army


news

The Daily Word in no toe shoes for soldiers, The Rob Ford Show and the world's fastest beer mile.

KAFB could be fined 10,000 dollars per day if they don't start cleaning up the jet fuel spill.

The DOJ's first community meeting was a bumpy ride.

Beyonce took a picture of a New Mexico highway sign.

Police have charged a third man, a Lobo running back, for his suspected role in a gang rape.

In the tradition of "Kim Jong-Il looking at things", Kim Jong-Un is surrounded by people taking notes.

"As women age, they are worth less and less" and other bits of marital wisdom from the Chinese government.

How to keep crickets in a box.

What is a photocopier?

Cliven Bundy's dispute with BLM has drawn wackos from far and wide to his realm of Nevada.

The Army has forbidden soldiers to wear toe shoes.

Runaway beer blimp.

A beer mile.

Donald Sterling's girlfriend has a weird visor.

Toronto mayor Rob Ford's story as a TV show.

news

The Daily Word in roll-coaster mishaps, a royal baby and Carlsbad farmers

Something royal this way comes ...

Police have identified one of three murder victims in East Cleveland, and they've charged 35-year-old Michael Madison with three counts of aggravated murder.

German roller-coaster manufacturer is sending experts to Arlington, Texas to investigate the death of a victim who died while riding the Texas Giant over the weekend.

Mohammed Morsi, recently ousted president of Egypt, has gone missing, and family claims he was "abducted by army."

Police are investigating the drowning of 19-year-old Matthew Mares in Los Lunas that happened over the weekend.

APD to testify today in court in a wrongful death lawsuit in relation to the shooting of 27-year-old Christopher Torres in 2011.

Carlsbad farmers could possibly receive less than half the water allotted to them from a network of wells that pump groundwater into the Pecos river.

In a nutshell: If you fake cancer and take $9,000 in donations from your community, then you're probably gonna go to jail.

news

The Daily Word in Insane Clown Posse, Iggy and The Stooges, The Thing With Two Heads, and The Army.

Why Tylenol bottles are so hard to open

Someone is passing counterfeit hundies in Deming.

Gary Johnson continues to fight for inclusion in the presidential debates.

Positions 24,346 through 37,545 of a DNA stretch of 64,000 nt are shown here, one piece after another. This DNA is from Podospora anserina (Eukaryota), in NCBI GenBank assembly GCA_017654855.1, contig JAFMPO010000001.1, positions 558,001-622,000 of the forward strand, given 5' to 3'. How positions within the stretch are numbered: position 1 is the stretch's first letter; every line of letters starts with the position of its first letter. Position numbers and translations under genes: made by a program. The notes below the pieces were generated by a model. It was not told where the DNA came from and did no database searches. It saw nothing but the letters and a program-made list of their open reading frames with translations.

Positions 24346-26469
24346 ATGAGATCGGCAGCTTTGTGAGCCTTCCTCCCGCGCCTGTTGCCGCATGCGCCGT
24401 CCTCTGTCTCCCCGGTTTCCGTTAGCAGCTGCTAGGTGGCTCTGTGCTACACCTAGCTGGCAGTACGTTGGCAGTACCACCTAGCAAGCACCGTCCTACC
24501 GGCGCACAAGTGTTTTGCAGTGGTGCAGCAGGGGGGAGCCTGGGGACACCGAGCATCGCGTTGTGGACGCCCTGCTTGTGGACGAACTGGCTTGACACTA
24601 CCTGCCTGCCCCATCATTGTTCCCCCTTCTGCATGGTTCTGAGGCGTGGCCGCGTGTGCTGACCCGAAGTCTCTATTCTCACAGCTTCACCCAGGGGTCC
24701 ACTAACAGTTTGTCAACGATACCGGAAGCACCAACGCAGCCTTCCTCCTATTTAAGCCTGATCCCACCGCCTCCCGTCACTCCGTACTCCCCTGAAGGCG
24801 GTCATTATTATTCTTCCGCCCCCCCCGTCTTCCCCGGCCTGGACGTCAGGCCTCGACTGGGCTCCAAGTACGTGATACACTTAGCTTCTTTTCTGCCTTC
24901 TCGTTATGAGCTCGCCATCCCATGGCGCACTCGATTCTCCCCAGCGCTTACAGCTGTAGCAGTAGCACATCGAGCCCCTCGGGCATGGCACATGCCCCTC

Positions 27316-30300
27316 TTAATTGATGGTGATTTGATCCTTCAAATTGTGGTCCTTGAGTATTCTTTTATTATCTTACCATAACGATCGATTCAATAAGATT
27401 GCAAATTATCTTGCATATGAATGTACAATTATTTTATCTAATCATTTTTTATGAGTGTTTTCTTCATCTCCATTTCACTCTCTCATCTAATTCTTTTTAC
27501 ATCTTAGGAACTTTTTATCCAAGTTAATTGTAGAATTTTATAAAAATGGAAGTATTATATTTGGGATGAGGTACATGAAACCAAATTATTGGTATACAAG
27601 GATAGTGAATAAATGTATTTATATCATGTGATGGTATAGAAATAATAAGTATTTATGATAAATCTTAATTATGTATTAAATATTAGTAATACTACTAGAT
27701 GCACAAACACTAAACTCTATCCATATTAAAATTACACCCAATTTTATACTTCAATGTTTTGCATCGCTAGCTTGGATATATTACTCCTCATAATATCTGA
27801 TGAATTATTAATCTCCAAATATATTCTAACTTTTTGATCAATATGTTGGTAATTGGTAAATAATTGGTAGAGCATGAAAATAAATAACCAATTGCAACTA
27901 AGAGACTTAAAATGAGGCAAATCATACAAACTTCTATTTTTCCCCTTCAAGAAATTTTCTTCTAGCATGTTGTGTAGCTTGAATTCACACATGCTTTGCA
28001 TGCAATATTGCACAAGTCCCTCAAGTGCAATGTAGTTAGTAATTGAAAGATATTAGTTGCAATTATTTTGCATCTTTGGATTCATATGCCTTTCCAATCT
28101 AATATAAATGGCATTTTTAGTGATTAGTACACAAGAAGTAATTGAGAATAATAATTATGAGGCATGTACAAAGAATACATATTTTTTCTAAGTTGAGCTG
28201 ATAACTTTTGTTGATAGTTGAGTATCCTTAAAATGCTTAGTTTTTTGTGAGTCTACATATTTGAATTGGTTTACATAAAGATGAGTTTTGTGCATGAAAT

The Vatican calls the recently discovered Jesus-wife papyrus a fake.

Sam the Record Man died last week.

Baltimore's answer to Punxsutawney Phil.

Thirty years ago the first Compact Discs were released.

Klingon Style.

"They didn't have volunteers stepping up and saying yeah, I'll breathe zinc cadmium sulfide with radioactive particles."

The latest on Insane Clown Posse's suit against the FBI.

Long Island will soon be home to the world's largest Ferris Wheel. Look at this old Turkish "Ferris Wheel."

Iggy and The Stooges have an amusing, but not obnoxious, concert rider.

Of course conjoined twins can drive. Two-headed people have been driving since the seventies.

This man may have killed his girlfriend because she woke him up in the middle of the night.

Most awesome movie death-scene in the entire history of cinema.

When Romney loses, it's going to be this guy's fault.

Tommy Tucker the squirrel.

It's the thirtieth anniversary of the Tylenol murders.

V.21 No.34 | 8/23/2012

From the Foxhole

Potshots in the Temple

The making of an Army bigot

By Alex E. Limkin
The Alibi’s Army veteran columnist remembers life at Fort Bragg, where the man responsible for the Sikh temple shooting was also trained.

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Timewaster

The Army spent billions developing a secret code.

When I was in the army they were working on a secret code: "One" meant "I don't know."

I didn't listen to the rest of it. I just walked around in the army saying "one" to everybody.

Bombs were blasting. People were dying all around me. "One! One!" I kept shouting. "Don't you die on me, you motherfucker!"

V.19 No.45 | 11/11/2010
Lt. Col. Steve Loomis (second from right) stands with his platoon in Vietnam in 1970.
Courtesy of Steve Loomis

News Feature

Army Strong

A gay soldier's life of service

By Marisa Demarco

Lt. Col. Steve Loomis was discharged from the military in 1997, five days before he was eligible for retirement. He'd been in the Army on active duty for almost 20 years and in the Reserve for another 10.

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V.19 No.11 | 3/18/2010
Whitny Doyle, RN, poses for a photo illustration by Eric Williams (ericwphoto.com). Digital post-production by Jack Atlantis.

Feature

A Nurse in Wartime

On the seventh anniversary of the Iraq invasion, a New Mexico nurse discusses her service

By Whitny Doyle, RN

When people hear about nurses serving in war, they probably picture a woman in white tending to wounded soldiers on the battlefield. Modern American military nursing, however, goes beyond providing comfort to our uniformed service people. Nurses may dress the wounds of the enemy. They may deploy to New Orleans to salvage lives in a temporary hospital. Some military nurses may get the chance to share their skills and knowledge with Iraqi women in makeshift classrooms. Others may find themselves witnessing history firsthand as Saddam Hussein’s guilty verdict is being read.

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Feature

“The Wound Dresser”

The great American poet Walt Whitman volunteered as an Army nurse during the Civil War. This poem captures the sentiments of nurses who have witnessed the battlefield.

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